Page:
November 07, 2013

By Kenneth D. Miller

Assistant Managing Editor


By all accounts, Miami Dolphins second year lineman Jonathan Martin was the total opposite of teammate Richie Incognito, who the Dolphins suspended this week indefinitely because of racially charged allegations.

Martin, a second round draft pick out of Stanford University where he played for African American coach, David Shaw, was a redshirt sophomore All-American for the Cardinal.

Prior to choosing the Cardinal, he was a standout football star for Harvard Westlake, a local prestigious private school recognized for its academic excellence and athletic success.

Martin hails from a proud family of esteemed intellect. His father, Gus Martin, is a Harvard University graduate and professor at Cal State Dominguez. His mother, Jane, is also a Harvard graduate and a corporate lawyer for Toyota.

In fact, as many as nine of his relatives graduated from the elite Ivy League school.

Incognito on the other hand was a troubled collegiate player at Nebraska who was suspended in his second year from the team, but reinstated.

Respected former NFL coach turned analyst, Tony Dungy recalled that Incognito was listed on the Colts draft board as DNDC (Do Not Draft Character issues), but the St. Louis rams ignored that label and made him the 81st player selected in 2005 in the 3rd round.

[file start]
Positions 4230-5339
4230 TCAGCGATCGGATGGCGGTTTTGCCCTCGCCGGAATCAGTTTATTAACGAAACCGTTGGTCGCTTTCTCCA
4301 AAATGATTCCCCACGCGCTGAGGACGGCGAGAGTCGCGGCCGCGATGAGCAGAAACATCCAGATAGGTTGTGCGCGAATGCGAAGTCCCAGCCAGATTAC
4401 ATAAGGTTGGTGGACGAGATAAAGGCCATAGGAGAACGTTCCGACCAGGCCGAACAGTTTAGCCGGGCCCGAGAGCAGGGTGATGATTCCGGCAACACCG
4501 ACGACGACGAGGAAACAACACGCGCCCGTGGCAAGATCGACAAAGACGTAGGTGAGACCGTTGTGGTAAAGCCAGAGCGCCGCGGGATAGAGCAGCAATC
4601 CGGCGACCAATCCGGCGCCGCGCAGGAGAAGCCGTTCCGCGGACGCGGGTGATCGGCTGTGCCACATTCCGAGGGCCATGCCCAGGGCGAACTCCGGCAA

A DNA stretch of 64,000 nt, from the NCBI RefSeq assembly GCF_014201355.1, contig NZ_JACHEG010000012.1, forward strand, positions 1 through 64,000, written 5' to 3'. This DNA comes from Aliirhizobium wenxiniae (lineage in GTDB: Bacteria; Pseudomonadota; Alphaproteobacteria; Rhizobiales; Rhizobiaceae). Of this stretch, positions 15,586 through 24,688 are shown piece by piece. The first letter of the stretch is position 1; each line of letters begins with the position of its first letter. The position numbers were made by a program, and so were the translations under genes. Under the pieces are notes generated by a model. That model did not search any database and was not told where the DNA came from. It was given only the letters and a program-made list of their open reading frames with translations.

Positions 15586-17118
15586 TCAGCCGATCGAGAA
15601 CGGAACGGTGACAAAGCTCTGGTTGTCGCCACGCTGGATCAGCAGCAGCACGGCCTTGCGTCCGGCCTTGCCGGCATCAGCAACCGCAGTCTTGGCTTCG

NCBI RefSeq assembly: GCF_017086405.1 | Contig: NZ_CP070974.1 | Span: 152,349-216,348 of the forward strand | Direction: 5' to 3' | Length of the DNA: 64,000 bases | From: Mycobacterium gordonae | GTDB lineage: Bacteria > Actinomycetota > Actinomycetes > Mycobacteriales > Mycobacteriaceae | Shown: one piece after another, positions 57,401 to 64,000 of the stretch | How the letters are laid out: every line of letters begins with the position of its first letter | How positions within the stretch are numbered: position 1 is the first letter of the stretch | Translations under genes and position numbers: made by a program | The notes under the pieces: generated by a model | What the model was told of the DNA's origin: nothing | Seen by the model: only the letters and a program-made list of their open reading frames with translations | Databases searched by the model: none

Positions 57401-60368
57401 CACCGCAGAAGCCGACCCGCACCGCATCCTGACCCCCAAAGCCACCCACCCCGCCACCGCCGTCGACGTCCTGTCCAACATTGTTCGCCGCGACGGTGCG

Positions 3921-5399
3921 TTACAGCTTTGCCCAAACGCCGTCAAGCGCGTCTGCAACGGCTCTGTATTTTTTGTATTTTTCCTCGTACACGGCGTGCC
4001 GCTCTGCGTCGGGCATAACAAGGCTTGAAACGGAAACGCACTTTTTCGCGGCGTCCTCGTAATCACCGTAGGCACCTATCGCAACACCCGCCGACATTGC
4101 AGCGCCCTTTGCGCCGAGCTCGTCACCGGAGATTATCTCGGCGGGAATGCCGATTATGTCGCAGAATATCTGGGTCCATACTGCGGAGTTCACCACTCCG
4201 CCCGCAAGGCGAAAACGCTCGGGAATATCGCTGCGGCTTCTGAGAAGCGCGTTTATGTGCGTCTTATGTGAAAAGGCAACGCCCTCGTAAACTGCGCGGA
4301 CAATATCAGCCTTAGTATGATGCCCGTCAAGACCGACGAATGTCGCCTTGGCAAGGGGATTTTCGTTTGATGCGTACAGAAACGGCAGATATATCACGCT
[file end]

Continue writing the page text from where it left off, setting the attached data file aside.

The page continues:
Incognito is considered one of the dirtiest players in the NFL, but has played for three teams during his nine-year career.

However, this week, the names of both Martin and Incognito are inescapably linked because of an alleged hazing incident that went way too far.

Although Martin in his second year should not have been the subject of an NFL ritual of rookie hazing, its has been reported that he was targeted by Incognito who went so far as to leave messages on his cell phone informing him that he wanted to defecate in his mouth, would slap his mother and rained the dreaded N word epithet on numerous occasions.

INCOGNITO TRANSCRIPT: “Hey, wassup, you half n----- piece of s---. I saw you on Twitter, you been training 10 weeks. [I want to] s--- in your f---ing mouth. [I'm going to] slap your f---ing mouth. [I'm going to] slap your real mother across the face [laughter]. F--- you, you're still a rookie. I'll kill you.” This was recorded in 2013 when Martin was drafted.